The Ultimate Retirement Home
The 70-inch Sony Grand Wega HDTV in Joe and Pat Farinacci’s den displays video with clarity, while SpeakerCraft speakers mounted into the ceiling fill the area with audio. Photo by Graham Hobart.
The head of Runco International enjoys the latest technology without pulling up stakes. Get an inside look at this high-tech home.
Joe and Pat Farinacci have lived many places: Chicago, New Jersey, Dallas, North Carolina and New York. But their favorite, by far, has been Dallas. “The people there are wonderful,” enthuses Joe. “Plus, our children and grandchildren all live there, and we like being in a climate where we can enjoy the sun all the time.” Given the Farinaccis’ affinity for the lone star state, it was the obvious locale for their retirement home.
In keeping with the Texan spirit, the Farinaccis did their dream home up big. Just a couple thousand square feet would have felt enormous compared with their previous home in Long Island, but the couple went all out, building an 11,000-square-foot abode with more than enough room for the entire Farinacci brood to sprawl out. “We’ve even decided to host our son’s wedding here in October,” says Joe.
The home is also big when it comes to technology. A whole house music system, a dedicated media room, a wireless computer network, hard-drive based media servers and custom-crafted loudspeakers are just a few of the high-tech amenities that occupy the residence.
Professionally designed and installed by the Farinaccis’ friends at Eric Grundelman’s CoolAV (the company installed systems in Joe and Pat’s home in 1993), the systems keep the couple’s friends and family constantly entertained and coming back for more.
Whole-House Audio, Satellite Offer Music Everywhere
Whether the Farinaccis are inside or outside the house, they are never without music. An ADA Suite 16 system pumps out the family’s favorites to every section on the property. A combination of in-ceiling and in-wall SpeakerCraft speakers and Rockustics rock speakers blanket the areas with fantastic sound. Using sleek keypads mounted to the walls, Joe and Pat can choose from a wide assortment of tunes: FM radio, XM satellite radio, Sirius satellite radio or something stored on the AMX MAX hard-drive based music server.
What’s playing at the Farinaccis depends on the time of day, says Joe. “Sometimes we’re listening to music from the ‘60s and ‘70s; other times we put on something classical. And I have to be alone when I’m listening to Frank’s Place [on XM radio].” As for Pat, she’s more interested in hearing Howard Stern on Sirius satellite radio. “I’m his number one fan,” she says. “I’ve been listening to him for 20 years.”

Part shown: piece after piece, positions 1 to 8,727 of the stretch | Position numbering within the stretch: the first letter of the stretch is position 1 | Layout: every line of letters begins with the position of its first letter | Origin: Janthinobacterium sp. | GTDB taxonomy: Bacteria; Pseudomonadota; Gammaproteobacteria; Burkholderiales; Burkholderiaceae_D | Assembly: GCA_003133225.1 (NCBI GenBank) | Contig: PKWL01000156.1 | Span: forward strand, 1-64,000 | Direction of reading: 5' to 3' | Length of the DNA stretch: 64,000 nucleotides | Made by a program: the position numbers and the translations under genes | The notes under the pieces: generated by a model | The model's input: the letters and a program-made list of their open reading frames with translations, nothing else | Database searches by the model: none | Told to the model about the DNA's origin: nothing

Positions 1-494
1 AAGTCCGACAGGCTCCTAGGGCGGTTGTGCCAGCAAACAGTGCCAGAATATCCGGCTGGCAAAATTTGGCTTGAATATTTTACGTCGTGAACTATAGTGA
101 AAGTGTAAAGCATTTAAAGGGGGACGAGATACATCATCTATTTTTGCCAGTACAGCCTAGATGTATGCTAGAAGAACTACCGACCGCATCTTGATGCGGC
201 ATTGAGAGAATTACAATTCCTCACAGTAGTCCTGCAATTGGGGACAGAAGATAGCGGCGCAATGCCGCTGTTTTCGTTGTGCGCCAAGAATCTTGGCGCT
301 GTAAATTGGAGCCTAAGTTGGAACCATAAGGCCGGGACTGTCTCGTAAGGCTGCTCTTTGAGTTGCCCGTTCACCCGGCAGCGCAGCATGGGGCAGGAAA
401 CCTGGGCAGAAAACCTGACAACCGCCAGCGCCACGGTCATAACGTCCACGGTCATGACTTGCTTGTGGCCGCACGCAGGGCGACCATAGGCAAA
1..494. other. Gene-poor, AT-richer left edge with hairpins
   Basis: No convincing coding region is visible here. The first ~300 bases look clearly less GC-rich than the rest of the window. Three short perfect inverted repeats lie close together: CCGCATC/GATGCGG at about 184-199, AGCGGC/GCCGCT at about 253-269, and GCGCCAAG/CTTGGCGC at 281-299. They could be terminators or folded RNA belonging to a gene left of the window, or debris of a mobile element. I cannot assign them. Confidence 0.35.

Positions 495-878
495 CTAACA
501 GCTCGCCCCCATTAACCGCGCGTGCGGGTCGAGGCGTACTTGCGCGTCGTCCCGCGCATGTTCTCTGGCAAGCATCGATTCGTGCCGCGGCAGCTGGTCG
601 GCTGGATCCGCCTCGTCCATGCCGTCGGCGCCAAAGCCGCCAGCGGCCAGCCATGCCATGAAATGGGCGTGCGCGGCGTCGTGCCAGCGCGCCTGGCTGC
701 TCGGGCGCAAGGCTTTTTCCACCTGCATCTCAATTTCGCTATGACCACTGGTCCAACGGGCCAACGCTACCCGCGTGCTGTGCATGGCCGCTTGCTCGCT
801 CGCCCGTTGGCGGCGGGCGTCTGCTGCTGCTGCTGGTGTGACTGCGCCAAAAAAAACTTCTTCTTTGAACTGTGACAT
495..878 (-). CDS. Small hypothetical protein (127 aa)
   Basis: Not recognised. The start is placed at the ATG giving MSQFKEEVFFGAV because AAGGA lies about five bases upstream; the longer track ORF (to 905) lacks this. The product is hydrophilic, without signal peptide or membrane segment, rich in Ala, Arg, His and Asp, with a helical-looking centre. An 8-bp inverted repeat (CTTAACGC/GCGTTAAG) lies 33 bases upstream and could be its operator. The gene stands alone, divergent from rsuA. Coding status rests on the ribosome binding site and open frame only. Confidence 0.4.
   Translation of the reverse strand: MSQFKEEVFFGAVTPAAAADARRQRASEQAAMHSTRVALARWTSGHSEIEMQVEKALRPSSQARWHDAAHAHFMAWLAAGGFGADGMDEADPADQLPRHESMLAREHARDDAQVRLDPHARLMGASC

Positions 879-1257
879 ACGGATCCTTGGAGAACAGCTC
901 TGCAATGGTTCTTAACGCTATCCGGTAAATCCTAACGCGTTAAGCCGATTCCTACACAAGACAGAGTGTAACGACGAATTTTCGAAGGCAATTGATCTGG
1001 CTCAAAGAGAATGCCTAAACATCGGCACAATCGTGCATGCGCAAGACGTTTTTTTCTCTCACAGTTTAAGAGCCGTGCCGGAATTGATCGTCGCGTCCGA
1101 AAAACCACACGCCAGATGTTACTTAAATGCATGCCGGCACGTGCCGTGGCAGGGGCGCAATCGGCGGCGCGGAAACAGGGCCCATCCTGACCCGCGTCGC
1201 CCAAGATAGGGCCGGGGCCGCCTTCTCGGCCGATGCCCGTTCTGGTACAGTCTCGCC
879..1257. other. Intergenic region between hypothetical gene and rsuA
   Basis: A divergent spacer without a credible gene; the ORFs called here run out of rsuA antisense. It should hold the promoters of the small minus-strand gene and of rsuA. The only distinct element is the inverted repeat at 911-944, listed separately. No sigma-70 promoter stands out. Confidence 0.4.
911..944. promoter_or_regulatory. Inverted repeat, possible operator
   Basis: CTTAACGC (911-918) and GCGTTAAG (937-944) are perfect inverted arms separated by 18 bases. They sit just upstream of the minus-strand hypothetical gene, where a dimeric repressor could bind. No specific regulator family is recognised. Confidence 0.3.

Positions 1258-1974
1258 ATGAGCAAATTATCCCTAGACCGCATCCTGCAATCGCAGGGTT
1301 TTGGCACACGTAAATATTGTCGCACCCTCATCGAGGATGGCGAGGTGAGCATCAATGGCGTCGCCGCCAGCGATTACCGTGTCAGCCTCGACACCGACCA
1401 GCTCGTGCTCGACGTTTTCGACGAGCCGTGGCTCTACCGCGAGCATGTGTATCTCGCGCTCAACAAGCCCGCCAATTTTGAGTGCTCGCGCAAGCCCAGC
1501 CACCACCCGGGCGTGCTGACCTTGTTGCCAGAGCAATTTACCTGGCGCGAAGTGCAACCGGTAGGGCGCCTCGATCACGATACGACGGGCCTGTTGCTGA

But it doesn’t really matter who’s home, what room they’re in or what type of audio they’re after. The Suite 16 system is able to deliver different music simultaneously to as many as 16 areas.
The “7.8” Audio System: Seven Speakers and Eight Subwoofers
Aside from the pool and lanai area, one of the Farinaccis’ favorite spots to enjoy audio is the media room. Maybe it’s because the speakers in this room are so fine. Eric Grundelman’s CoolAV asked speaker manufacturer California Audio Technology (CAT) to custom build the speakers and subwoofers for the space.
“The people from CAT can come out to the house and engineer the speakers on sight, based on the parameters of the room,” explains Bill Skaer, Eric Grundelman’s CoolAV president. “The Farinaccis wanted a great media room, and using top-quality, custom speakers was the way to do it.”
The quality of the speakers and subwoofers is only one aspect that puts this media room in the upper echelons of home entertainment. The sheer number of units is enough to send an audiophile’s head spinning. “It’s a 7.1 system with a twist, something we call a 7.8 system,” explains general manager Randy Presley. “That means seven speakers and eight subwoofers.”
Seven-speaker arrangements have become fairly common in many home theaters, but eight subwoofers in one room takes the cake. “We had good reasons for doing it, though,” says Skaer. “We’ve found that in rooms with just a single sub, one person hears all the bass while the another person hears nothing. The way the bass rolls through the room, there are usually several hot and cold spots. Spreading eight subwoofers throughout the room ensured that everyone got an equal amount of bass.”
Although the media room is brimming with speakers and subs, you’d never know it. All of the units are hidden behind fabric-covered walls. The fabric is acoustically transparent, allowing the sound to drift into the room unaffected.
Fabric also plays a big role in the video presentation. An elegant red drape covers the 123-inch Stewart screen, creating a look that’s reminiscent of palatial old-time movie houses. On command from a portable AMX ViewPoint touchscreen, the drape lifts, gathering neatly at the top of the screen. The effect gives Joe and Pat just enough time to select a movie.